Michele Casey has been teaching financial literacy since it became a state-mandated graduation requirement at Syracuse High School in Syracuse, Utah, in 2008. In addition to financial literacy, she also teaches accounting and desktop publishing. In total, she has taught over 1,600 students.
Both 11th and 12th graders take Michele's financial literacy course. "The class continues to evolve and change each year," she says. Emphasizing the importance of financial literacy, Michele encourages her students to budget, keep track of what they spend and create an emergency savings fund. Her lessons cover financial planning, career preparation, decision-making, college preparation, savings and investments. In addition, the class itself serves as a mock economy. Students earn money for participation and can spend their money throughout the term. The amount they have remaining at the end impacts their grade.
Michele incorporates games and activities into her classroom that keep students engaged and interested in the material. "My students remember and understand concepts much better when they learn them through interactive games. It makes learning more enjoyable for them," Michele says. One such activity is a 10-week virtual stock market game. During this exercise, students are given $200,000 of virtual money to invest in the real stock market. Students research, trade and keep track of their stocks. After 10 weeks, the students who earn the most money receive prizes.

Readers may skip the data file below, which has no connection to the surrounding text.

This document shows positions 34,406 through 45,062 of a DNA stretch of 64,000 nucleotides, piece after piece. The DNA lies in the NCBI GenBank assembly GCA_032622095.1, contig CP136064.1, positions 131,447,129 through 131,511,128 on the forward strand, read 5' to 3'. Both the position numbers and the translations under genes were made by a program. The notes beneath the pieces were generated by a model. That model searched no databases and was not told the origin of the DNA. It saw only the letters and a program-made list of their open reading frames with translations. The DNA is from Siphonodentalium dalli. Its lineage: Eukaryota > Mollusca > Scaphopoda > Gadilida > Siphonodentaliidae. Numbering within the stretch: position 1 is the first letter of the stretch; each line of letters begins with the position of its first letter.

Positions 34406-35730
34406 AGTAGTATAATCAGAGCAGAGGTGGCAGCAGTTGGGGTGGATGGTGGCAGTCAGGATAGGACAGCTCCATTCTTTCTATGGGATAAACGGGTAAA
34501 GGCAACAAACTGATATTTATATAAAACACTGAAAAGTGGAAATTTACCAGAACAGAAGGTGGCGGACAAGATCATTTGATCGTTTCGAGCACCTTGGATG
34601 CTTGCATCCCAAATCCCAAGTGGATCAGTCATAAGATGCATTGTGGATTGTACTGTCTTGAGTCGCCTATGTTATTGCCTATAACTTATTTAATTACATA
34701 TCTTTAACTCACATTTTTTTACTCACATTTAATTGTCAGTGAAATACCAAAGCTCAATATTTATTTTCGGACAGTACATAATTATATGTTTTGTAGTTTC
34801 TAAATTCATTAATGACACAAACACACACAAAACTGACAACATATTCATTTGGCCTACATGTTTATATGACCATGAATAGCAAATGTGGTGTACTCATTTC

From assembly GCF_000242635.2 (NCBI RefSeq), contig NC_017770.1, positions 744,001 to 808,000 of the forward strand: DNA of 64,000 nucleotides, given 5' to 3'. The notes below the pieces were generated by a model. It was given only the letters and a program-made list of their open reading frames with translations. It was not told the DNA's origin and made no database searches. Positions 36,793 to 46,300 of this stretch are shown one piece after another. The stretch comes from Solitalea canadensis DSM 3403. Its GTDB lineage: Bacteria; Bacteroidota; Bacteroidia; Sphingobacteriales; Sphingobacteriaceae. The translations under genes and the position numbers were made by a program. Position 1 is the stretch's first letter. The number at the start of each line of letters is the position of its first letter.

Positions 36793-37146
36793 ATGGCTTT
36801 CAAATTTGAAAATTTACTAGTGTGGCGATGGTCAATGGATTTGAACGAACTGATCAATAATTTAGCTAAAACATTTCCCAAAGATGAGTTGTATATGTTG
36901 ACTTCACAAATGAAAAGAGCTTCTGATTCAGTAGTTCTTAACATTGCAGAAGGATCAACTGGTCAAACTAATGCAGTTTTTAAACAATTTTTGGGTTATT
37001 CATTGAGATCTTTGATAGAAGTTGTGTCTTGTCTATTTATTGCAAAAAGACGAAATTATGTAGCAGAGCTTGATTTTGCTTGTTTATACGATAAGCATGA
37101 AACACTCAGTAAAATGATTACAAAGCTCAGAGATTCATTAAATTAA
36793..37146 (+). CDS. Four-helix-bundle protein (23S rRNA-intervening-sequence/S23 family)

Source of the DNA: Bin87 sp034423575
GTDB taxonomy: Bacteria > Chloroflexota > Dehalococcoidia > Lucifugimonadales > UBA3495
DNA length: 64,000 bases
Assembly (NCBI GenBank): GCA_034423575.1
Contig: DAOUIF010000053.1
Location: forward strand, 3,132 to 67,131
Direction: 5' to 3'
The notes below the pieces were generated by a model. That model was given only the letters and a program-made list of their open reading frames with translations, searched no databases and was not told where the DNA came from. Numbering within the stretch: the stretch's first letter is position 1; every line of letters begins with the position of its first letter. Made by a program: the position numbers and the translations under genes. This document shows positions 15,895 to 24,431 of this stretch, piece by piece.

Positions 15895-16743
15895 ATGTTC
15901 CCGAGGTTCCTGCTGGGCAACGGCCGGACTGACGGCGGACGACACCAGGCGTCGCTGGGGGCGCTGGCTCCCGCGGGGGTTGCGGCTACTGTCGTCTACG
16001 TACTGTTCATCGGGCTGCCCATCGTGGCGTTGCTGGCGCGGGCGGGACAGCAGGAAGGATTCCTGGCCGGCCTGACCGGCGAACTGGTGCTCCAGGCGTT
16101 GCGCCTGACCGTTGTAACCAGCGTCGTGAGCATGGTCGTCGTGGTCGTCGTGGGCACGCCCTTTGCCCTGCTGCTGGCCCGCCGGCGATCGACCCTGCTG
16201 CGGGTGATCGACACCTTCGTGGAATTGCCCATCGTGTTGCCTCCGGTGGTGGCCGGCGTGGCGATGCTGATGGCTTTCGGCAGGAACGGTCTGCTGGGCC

Every other year, community leaders run student workshops in an event called Business Day, created by Michele's colleague in 2008. Attendees from the community include accountants, bankers, entrepreneurs, graphic designers, lawyers and CEOs who share their knowledge and career experience with approximately 500 high school students. "It's an incredible opportunity for students to experience different perspectives about the real world. A student interested in becoming an accountant can meet professionals, ask questions and learn what their jobs are like on a daily basis. The kids get really excited about the event and learn a lot from it."
"Since I began teaching," Michele explains. "Students have emailed me when they're in college and thank me for how my classes have helped prepare them. It's great to be able to make a real difference in these students' lives."
Practical Money Skills would like to commend Michele Casey for her ongoing efforts and commitment to financial literacy at Syracuse High School in Syracuse, Utah.